When a Dalit girl in Jind committed suicide after being gangraped,khap panchayat leaders in Haryana recommended that the marriage age for girls be lowered to 16 to prevent such incidents from recurring. Khap panchayats are known for their grotesque and draconian decrees. But former Haryana chief minister and Indian National Lok Dal (INLD) leader Om Prakash Chautala endorsed the khaps view on Wednesday. As part of the opposition in the Congress-ruled state,Chautala might have felt compelled to react to Sonia Gandhi,who had said during her visit to Haryana this week that the law vests with the judiciary and nobody else. And yet,no political voices from the state have spoken out against khap panchayats.
Khap panchayats,or community courts,have dealt a rough justice in the villages of Haryana for centuries. The setting up of a modern judicial apparatus should have displaced their writ,but old caste and clan loyalties persist and they remain a powerful force in the villages ordering honour killings,meting out medieval punishments like ostracism and exile for perceived offences. The death sentences awarded by a Karnal sessions court in 2010,to those guilty of honour killings,testify to the criminality of khap proceedings. Yet politicians in Haryana walk the tightrope,ingratiating themselves with the khaps,anxious not to disturb old loyalties in their electorate. In 2010,the state government openly opposed the prosecution of khap panchayats under the Unlawful Activities (Prevention) Act. Not surprisingly,the police and the administration have taken their cue from the government in the prosecution of crimes by the khaps.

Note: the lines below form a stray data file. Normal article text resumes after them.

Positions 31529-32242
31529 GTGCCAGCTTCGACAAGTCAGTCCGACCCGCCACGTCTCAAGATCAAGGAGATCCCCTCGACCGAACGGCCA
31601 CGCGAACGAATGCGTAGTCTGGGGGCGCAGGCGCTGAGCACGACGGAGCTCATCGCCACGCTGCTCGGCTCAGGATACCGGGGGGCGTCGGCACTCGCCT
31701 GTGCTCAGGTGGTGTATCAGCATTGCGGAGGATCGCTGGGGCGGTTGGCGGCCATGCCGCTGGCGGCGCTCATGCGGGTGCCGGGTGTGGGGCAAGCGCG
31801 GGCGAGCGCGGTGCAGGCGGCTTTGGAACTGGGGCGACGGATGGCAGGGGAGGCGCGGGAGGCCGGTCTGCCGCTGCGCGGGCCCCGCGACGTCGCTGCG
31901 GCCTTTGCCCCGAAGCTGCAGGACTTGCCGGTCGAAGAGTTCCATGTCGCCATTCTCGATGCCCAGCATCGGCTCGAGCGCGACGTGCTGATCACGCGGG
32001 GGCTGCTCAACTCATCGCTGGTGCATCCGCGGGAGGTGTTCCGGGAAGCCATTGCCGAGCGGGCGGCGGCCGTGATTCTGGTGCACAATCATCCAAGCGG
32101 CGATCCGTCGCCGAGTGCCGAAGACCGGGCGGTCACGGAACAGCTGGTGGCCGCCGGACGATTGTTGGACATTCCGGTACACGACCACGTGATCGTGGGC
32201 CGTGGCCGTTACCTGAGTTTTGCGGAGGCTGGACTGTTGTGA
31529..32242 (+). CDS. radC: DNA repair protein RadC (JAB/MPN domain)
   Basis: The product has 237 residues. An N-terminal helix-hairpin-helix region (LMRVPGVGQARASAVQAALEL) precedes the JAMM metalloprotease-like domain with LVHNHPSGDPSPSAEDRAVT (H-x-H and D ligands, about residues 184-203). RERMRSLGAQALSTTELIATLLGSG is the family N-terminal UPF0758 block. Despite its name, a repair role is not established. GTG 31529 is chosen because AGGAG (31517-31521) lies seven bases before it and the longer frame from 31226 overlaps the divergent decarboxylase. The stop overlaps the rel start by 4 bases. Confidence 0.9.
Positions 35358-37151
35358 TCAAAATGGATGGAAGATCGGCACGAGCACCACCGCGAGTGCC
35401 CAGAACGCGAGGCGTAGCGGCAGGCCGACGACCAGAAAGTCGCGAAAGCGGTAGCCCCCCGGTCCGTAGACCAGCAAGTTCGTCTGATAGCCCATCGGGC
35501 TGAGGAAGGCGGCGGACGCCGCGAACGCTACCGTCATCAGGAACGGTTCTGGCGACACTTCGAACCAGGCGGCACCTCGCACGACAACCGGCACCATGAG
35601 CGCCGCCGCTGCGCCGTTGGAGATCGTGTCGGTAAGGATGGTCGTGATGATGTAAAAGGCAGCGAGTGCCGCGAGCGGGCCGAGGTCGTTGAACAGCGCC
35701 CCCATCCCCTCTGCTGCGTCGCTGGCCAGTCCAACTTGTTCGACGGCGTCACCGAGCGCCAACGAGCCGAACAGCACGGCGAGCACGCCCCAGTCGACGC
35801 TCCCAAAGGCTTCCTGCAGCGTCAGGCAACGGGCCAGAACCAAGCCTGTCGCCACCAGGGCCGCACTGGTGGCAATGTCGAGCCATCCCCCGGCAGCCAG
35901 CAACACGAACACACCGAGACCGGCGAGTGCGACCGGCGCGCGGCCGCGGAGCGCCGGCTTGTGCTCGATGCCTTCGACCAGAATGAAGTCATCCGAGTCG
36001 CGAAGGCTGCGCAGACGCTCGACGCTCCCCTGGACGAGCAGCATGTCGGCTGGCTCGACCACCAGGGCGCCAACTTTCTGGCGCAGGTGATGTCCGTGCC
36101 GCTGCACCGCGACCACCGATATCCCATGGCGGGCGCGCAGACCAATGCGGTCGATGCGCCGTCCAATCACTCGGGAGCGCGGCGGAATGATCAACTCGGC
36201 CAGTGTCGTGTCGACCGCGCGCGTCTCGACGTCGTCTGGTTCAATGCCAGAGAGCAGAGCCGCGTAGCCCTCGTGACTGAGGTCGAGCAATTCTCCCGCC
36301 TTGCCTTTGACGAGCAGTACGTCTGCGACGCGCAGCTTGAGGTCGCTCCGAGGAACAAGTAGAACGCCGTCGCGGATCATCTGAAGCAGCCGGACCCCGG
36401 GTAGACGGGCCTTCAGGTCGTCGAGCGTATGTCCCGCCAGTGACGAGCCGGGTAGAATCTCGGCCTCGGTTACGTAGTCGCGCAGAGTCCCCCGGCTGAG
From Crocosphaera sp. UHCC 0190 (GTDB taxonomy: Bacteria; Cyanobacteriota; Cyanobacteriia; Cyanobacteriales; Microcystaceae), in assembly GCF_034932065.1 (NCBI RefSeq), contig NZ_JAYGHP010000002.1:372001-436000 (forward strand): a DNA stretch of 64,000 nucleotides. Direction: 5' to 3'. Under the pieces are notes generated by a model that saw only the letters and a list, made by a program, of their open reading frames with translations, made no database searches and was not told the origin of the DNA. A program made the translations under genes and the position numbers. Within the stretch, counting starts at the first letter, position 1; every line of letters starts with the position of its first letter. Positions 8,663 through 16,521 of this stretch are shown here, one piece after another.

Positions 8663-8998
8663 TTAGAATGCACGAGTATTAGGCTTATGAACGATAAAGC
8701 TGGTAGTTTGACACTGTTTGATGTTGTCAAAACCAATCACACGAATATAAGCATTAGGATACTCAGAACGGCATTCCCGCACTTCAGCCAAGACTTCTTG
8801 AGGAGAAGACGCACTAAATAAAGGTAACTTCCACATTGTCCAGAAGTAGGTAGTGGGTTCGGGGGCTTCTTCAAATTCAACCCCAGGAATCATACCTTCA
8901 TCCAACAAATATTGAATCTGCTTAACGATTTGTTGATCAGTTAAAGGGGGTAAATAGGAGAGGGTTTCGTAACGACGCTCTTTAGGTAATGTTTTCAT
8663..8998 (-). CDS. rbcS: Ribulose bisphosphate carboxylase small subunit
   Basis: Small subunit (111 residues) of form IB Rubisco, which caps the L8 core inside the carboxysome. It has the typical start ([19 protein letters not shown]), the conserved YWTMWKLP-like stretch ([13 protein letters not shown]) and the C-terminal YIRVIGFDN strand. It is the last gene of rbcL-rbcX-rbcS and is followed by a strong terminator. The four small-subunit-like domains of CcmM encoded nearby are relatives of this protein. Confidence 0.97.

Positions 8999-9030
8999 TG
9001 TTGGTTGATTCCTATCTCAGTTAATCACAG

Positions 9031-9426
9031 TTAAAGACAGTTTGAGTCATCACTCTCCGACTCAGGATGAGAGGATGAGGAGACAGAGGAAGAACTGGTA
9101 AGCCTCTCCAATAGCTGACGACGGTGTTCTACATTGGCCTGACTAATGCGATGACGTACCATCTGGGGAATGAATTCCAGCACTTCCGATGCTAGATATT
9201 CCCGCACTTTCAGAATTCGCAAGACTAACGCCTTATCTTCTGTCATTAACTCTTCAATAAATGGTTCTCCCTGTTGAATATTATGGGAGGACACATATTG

Voices from Delhi,like Sonia Gandhi this week,have condemned the dual system of justice that prevails in Haryana but within the state,the ruling partys leaders seem complicit with it. The Congress in Haryana boasts of an array of young,dynamic leaders,who present a modern,secular face in Delhi. Sadly,they seem all too susceptible to cynical politics on their home turf.